Ghosts in the gallery: NSCAD University students open show inspired by Parks Canada sites
Two groups went on trips to Kejimkujik, Halifax Citadel, and the Fortress of Louisbourgh for the NSCAD course
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Colourful tents sit empty in the forest with shoes scattered about, tarps and flies left ajar.
Beginning Tuesday and running till Saturday, more than 20 NSCAD University students are presenting their work inspired by trips led by instructor Anna Sprague to Parks Canada sites of Kejimkujik, Halifax Citadel, and Fortress of Louisbourgh.
“I was hyper-inspired at Keji being surrounded by nature,” said Frankie Macaulay on Monday as she stood in front of her Tent Portraits work.
The title of the show is ghosts, playing with the idea of “guests, hosts and ghosts” in the context of collective memory, history and mythology of the parks and sites to inspire art.
Macaulay said she’d been looking forward to participating in the Keji project since she saw the show last year, and added it was great to have a few classroom sessions then five full days in the woods at the end of August.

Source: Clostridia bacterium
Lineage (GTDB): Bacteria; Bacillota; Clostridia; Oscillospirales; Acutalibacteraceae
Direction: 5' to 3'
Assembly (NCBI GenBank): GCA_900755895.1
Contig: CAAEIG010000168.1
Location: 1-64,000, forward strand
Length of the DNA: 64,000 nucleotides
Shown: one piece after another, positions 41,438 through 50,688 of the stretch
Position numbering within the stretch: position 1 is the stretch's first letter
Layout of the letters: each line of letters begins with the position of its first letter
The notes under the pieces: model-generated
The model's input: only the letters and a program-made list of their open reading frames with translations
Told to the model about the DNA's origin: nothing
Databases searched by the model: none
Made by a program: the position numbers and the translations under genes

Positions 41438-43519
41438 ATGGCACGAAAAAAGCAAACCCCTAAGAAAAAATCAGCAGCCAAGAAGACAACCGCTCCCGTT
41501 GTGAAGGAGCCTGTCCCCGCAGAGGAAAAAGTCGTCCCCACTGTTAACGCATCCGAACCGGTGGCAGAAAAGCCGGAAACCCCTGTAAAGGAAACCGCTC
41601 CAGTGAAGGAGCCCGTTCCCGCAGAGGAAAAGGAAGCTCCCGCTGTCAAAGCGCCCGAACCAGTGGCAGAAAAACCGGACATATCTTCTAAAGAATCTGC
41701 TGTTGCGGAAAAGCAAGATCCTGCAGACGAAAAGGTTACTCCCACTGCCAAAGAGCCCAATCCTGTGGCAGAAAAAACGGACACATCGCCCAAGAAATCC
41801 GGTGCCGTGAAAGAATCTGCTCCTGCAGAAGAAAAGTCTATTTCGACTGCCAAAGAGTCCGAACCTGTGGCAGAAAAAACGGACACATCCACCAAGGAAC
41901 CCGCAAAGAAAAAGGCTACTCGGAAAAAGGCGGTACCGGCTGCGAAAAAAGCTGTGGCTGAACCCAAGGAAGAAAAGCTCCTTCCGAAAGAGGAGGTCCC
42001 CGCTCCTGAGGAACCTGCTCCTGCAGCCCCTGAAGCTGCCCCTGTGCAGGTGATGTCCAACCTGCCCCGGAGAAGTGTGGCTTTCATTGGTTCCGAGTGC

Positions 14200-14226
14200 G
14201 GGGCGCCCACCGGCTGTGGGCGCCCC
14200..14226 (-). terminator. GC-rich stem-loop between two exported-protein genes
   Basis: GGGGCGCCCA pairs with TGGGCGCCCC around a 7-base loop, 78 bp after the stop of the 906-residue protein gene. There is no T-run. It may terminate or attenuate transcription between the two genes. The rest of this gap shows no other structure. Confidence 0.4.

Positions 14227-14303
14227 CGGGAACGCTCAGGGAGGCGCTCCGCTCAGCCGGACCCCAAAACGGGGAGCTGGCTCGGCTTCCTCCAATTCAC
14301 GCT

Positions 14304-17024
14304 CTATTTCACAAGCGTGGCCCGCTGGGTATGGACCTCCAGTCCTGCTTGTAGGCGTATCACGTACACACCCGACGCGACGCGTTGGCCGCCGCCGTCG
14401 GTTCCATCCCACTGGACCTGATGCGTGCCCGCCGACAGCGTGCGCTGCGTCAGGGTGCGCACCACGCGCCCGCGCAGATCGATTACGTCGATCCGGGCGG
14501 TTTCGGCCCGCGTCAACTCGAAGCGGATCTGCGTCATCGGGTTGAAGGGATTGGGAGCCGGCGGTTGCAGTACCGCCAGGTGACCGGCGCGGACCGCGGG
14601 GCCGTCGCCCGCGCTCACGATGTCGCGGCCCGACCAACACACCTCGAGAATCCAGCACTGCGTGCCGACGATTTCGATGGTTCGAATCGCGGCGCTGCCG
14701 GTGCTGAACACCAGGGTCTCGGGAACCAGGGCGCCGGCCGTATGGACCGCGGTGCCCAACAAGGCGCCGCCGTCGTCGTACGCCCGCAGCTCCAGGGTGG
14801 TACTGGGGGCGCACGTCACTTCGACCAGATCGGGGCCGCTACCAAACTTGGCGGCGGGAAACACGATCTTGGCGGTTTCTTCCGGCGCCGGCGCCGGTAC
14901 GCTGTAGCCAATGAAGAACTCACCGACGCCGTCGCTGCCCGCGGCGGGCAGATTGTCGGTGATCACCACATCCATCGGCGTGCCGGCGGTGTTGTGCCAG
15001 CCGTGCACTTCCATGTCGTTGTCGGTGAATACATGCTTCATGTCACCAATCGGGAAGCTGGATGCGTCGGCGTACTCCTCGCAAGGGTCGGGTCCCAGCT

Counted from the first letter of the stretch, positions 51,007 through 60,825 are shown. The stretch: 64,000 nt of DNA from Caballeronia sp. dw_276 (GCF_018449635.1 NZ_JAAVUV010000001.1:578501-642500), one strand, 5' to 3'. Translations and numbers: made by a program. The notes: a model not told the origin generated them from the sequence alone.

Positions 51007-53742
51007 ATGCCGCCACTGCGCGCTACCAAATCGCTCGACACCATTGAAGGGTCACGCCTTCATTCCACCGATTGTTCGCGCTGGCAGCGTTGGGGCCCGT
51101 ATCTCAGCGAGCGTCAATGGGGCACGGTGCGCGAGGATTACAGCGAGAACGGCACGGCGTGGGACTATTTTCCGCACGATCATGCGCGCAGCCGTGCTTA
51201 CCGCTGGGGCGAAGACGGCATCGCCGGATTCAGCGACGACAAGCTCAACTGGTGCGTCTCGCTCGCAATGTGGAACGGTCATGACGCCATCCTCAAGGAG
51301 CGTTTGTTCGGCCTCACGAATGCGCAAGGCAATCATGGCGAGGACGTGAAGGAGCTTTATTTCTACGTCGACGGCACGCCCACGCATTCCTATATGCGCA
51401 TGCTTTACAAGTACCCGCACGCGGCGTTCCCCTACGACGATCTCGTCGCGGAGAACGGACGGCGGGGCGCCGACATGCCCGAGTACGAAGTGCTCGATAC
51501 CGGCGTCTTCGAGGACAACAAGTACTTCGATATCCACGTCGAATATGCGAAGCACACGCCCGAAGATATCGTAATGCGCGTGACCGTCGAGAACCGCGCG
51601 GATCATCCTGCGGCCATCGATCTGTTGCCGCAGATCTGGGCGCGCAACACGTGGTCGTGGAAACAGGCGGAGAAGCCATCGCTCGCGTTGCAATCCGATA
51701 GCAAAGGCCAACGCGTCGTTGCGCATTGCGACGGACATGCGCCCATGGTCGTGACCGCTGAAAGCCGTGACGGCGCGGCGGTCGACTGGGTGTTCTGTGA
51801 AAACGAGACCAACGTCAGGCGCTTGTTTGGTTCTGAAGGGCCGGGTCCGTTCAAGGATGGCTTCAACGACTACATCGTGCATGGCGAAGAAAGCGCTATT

Having the opportunity to focus purely on art with no work or other classes was “amazing,” Macaulay said.
After taking photos of signs around the park for the first couple of days in Keji, which are also in the show, Macaulay said the empty tents caught her eye on the first sunny day of the trip when everyone abandoned the site to go swimming.
Parks Canada has been partnering with NSCAD in the project for four years, and also grabbed the attention of second-year student Luke Mahon last year.
Mahon’s collage piece, remember?, involves images transferred from photocopies to acetate or other translucent material as well as embroidery and sketches of people fishing, nature, and other things related to Keji.
“Sort of in commentary on the processes of archiving and that delicate process and how we remember experiences and events, and the history of places,” Mahon said.
Mahon said he’s excited for people to come down get a better understanding of not only the art but the potential of historic sites and parks for creative collaboration.